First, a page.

“Look, if the Lord would make windows in heaven, could this thing be?’ And he said, ‘In fact, you shall see it with your eyes, but you shall not eat of it” (II-Kings 7:2).
I learned early during my spiritual warfare training that three of Satan’s most powerful weapons are fear, uncertainty and doubt we call this concept “FUD” for short. Fear comes in second as it leads to inaction, uncertainty is third as it leads to wrong action and doubt is the most powerful—it leads to disbelief.
Satan is a master of the art of spiritual warfare; he uses fear to keep believers from carrying out the commandments of God, uncertainty to keep them from committing themselves totally to God and doubt to marginalize their power found in the Word of God. Throughout the Scriptures we find examples of Satan, our adversary, using these powerful weapons to hinder saints in pursuit of the blessings of God.
II-Kings 7:2 introduces us to two men offering counsel to the king of Israel relating to the famine taking place during their war with the Syrians; they were not two common men. One man—a man of the court, had the ear of the king and the king leaned on his arm, the other—a man of God, had the ear of the King and he leaned on the King’s arm. The only thing the two had in common was their belief in the same god. One man’s belief was professed and the other’s profound, and so it is with faith. Some people profess faith in the power of the promises of God while others have power through the promises of God.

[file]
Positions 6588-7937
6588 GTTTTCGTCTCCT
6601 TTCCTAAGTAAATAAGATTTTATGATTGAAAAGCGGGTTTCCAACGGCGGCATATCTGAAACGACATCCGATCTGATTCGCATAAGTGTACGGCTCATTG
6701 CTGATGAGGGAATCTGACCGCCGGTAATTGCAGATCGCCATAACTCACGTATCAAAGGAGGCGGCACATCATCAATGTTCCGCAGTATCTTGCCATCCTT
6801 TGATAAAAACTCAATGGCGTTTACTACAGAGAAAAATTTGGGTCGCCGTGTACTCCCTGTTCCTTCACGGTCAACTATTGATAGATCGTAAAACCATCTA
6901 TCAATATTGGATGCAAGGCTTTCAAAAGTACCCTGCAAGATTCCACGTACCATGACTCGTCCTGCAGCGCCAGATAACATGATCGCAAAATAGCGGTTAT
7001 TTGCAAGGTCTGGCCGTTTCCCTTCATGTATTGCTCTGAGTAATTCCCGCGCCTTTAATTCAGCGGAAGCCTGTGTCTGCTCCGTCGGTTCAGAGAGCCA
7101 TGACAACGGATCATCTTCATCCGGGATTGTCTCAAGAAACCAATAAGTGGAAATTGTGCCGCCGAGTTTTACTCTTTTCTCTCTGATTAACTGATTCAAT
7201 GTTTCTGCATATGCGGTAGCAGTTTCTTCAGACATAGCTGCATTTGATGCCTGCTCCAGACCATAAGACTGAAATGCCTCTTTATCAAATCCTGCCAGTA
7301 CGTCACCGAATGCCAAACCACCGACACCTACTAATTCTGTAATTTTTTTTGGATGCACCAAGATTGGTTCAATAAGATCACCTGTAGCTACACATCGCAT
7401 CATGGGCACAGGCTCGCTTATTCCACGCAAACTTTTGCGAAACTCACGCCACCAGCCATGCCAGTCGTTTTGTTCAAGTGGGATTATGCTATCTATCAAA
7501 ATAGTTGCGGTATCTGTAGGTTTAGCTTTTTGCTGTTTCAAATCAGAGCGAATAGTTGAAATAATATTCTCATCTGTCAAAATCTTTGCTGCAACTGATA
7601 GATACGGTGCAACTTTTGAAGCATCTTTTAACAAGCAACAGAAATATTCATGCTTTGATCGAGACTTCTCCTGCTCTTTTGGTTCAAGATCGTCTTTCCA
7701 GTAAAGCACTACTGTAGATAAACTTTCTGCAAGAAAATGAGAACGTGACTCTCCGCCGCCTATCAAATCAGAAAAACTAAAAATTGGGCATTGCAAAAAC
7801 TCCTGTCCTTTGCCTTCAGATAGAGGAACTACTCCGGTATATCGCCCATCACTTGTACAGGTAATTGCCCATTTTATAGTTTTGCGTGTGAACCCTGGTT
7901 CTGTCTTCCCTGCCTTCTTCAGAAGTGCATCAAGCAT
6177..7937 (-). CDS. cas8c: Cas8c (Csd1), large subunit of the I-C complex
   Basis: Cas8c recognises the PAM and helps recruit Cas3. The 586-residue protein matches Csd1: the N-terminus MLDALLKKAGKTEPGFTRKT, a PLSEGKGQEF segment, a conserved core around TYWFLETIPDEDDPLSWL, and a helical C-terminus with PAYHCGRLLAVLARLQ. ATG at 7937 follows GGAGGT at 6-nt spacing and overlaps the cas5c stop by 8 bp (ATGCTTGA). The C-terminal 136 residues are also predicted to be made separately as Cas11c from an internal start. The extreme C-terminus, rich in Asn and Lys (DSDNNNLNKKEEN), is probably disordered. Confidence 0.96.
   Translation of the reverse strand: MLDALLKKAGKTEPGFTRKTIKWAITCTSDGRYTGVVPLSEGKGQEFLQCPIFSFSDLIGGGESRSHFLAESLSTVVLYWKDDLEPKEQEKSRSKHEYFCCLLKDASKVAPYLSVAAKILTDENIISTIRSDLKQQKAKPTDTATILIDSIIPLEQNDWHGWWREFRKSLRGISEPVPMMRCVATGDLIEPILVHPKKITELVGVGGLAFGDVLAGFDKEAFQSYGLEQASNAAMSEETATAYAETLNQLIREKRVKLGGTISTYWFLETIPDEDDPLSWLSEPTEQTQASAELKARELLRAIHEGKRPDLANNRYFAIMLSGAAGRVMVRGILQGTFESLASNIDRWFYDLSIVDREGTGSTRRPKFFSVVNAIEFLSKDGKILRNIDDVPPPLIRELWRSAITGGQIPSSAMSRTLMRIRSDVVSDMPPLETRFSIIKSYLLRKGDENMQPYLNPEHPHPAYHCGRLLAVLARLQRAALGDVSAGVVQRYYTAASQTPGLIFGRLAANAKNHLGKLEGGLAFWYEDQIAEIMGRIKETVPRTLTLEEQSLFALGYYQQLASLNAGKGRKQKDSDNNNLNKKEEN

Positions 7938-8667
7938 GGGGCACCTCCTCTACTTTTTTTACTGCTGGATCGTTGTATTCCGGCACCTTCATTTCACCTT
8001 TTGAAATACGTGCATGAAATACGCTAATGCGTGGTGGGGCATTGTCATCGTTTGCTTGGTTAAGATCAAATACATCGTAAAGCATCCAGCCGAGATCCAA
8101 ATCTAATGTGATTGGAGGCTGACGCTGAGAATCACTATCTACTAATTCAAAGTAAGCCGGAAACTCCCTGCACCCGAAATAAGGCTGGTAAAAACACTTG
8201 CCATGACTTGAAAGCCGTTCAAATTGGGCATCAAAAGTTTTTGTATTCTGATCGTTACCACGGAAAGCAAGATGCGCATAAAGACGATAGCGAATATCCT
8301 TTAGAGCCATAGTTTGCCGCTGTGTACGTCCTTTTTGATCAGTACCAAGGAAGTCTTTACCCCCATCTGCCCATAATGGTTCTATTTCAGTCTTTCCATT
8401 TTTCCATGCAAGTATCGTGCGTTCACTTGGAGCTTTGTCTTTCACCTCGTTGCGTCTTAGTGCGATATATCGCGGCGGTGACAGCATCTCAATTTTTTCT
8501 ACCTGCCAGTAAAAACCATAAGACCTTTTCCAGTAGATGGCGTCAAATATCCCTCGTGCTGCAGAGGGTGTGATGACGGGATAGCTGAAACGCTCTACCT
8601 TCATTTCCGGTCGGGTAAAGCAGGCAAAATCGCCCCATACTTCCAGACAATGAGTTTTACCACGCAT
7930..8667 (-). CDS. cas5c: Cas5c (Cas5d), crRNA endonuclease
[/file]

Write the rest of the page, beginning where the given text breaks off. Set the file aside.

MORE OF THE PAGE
A professed belief is a spoken belief in something that may be rooted in fact, a fact accepted as truth. Profound belief is a belief with power, power received from an authority, a power source that holds authority. Professed belief is nothing more than words until it is given power. “For the kingdom of God is not in word, but in power” (I-Corinthians 4:20). The man of God, Elisha, informed the king that God would provide food for the city within the next 24-hours. The king’s man doubted the promise, holding God responsible for allowing the situation to come about.
We often find ourselves in troubling circumstances some of our own making others purely coincidental and we react in a similar manner as the king’s man when the promises of God are spoken by the Man of God in our presence. When this happens, we do not doubt the messenger, we doubt the Sender. For king’s man doubting the Sender he was given a prophetic message of his own by the same messenger; “You shall see it with your eyes, but you shall not eat of it.” God does not object to the believer’s questioning of his methods, but He objects severely to doubting His power to perform.
Temporary doubt may lead to a temporary delay, however if the doubt lingers and becomes outright disbelief in the promises of God, God retains the option to terminate the delivery of the blessing. “But without faith it is impossible to please Him; for he that cometh to God must believe that He is, and that He is a rewarder of them that diligently seek Him” (Hebrews 11:6). We must believe, beyond the shadow of doubt, that God can and will do what He says He will do.
Moses, Elisha and Elijah before him, did not ask the children of Israel to consider whom they would believe, each commanded them to choose. If only we would choose to believe Him. Be blessed and bless someone in Jesus’ name. Blessing and glory and wisdom, thanksgiving and honor and power and might, be to our God forever and ever. Amen.
Grady Norman Greene, Minister of the Gospel of Jesus Our Christ